As one of Den Beste's Canadian readers points out at the bottom of the post, the British Parliament's de jure power was removed in 1931, when the British parliament passed a law called the Statute of Westminster. In this act, the British parliament specifically gave up the right to legislate for "the dominions" of the British empire (Australia, New Zealand, Canada, South Africa, Newfoundland, and Ireland (which was not yet a republic)), unless the parliaments of these countries specifically asked for it.

The "specifically asked for it" clause was necessary because in some instances the dominions did not have the full legal structure of independent nations. In particular, Canada's constitution was the British North America Act, which could only be amended by another act of Westminster. Therefore, if the Canadians ever wanted to change it, the British had to be involved. This "involvement" would contain no actual influence over the legislation, but would just consisted of passing whatever bill they were asked to pass. Australia did not have this particular problem, because our constitution contained a provision for amendment via referendum, and we could therefore sort out any legal difficulties without involving the British.

However, it is still more complicated than this. In Australia, the Statute of Westminster was viewed with some ambivalence, as Australia believed that if it became fully independent the British might be less willing to defend Australia in a war with Japan. For this reason, the Statute of Westminster was written in such a way that it did not apply to Australia until Australia passed another act of its own parliament officially adopting the statute. This did not happen until 1942, when Britain had failed to successfully protect Australia from Japan and Australia wanted to be absolutely certain that its troops were only subject to Australian law.

Plus, the Statute of Westminster only applied to the federal government in Australia (although in Canada it applied to all levels of government) . In theory, even after its adoption the British parliament could legislate to overrule Australian state law, but not federal law. This was not cleaned up until the Australia Act of 1986, which was an act passed by the British parliament on the request of the federal and state parliaments in Australia, the purpose of which was to remove all the little colonial anachronisms from Australian law and ensure that it would not be necessary for teh British parliament to legislate for Australia (even on request) again.

Finally, there was and in some cases still is one other form of colonial legal connection between Australia, New Zealand, Canada etc and Britain, which has to do with law courts. For many years, the highest court of appeals in dominion legal cases was a British court (the Privy Council of the House of Lords, in London). Appeals to this court were abolished from Canada in 1949, from South Africa in 1950, from Australia for federal cases in 1975 and state cases in 1986. In New Zealand, however, the right still exists, as it does from a number of other former British colonies too small to have a permanent supreme court of their own.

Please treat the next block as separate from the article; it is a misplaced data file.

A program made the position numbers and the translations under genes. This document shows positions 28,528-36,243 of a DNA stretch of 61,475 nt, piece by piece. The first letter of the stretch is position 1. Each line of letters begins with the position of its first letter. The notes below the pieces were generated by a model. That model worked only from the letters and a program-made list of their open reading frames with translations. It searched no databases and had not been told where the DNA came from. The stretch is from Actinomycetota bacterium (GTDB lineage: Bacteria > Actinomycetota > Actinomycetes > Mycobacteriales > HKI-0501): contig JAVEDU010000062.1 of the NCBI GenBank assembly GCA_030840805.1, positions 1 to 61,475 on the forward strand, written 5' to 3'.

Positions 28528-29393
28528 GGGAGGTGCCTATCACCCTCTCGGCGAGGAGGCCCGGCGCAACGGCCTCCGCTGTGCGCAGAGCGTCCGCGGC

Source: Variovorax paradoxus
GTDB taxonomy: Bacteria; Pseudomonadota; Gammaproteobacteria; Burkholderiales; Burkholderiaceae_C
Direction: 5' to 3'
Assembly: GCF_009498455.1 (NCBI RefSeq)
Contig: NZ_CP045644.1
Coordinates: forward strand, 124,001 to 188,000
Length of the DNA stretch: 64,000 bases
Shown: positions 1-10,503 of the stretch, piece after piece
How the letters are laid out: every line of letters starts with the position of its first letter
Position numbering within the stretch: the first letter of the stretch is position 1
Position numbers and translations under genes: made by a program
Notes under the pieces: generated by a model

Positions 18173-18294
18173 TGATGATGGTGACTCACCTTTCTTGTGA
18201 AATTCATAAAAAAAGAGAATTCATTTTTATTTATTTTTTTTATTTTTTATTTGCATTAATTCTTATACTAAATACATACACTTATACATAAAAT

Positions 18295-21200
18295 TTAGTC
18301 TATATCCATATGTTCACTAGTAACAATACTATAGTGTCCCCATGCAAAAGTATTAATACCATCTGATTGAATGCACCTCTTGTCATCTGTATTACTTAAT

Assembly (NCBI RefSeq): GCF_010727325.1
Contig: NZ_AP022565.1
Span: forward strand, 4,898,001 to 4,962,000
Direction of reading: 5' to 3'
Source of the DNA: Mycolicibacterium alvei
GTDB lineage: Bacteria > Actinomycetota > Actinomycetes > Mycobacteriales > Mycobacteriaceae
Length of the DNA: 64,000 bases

Update: Ken Parish points out that the Privy council is not technically part of the House of Lords. (This is in fact implied in the name - the Privy Council was originally a private council of advisors to the king, separate from parliament). The court I was talking about is the "Judicial Committee of the Privy council", which is a different court to the "Judicial Committee of the House of Lords", which is the highest court of appeal for British domestic matters. The two courts have mostly the same members, however.

Tuesday, May 27, 2003

I'm just a reptile

Although the number of visitors to this site has been fairly stable for the last couple of months, I continue to move steadily up the Blogosphere Ecosystem. At the moment I am a Slithering Reptile, and I come in at number 679. Someday I hope to be an Adorable Little Rodent.

Monday, May 26, 2003

Everest Panorama.

James Russell points to this stunning 360 degree panorama of Mt Everest (Quicktime required).

I have seen that view. Not from the top of Everest, but from a few kilometres away, and a couple of kilometres lower in altitude. From my best vantage point, it was not possible to see as far into some of the valleys as is possible from Everest, and there were still a few peaks above and level where I was.

But the basic effect was the same. There were mountains all the way to the horizon in all directions, and from altitude of over six kilometres, the horizon is a long way off. The clouds were below me rather than above me, and the immensity and beauty of it all was simply overwhelming. There are so many peaks that some of them barely have names, while still being tall enough that they would be world famous if they were on any other continent.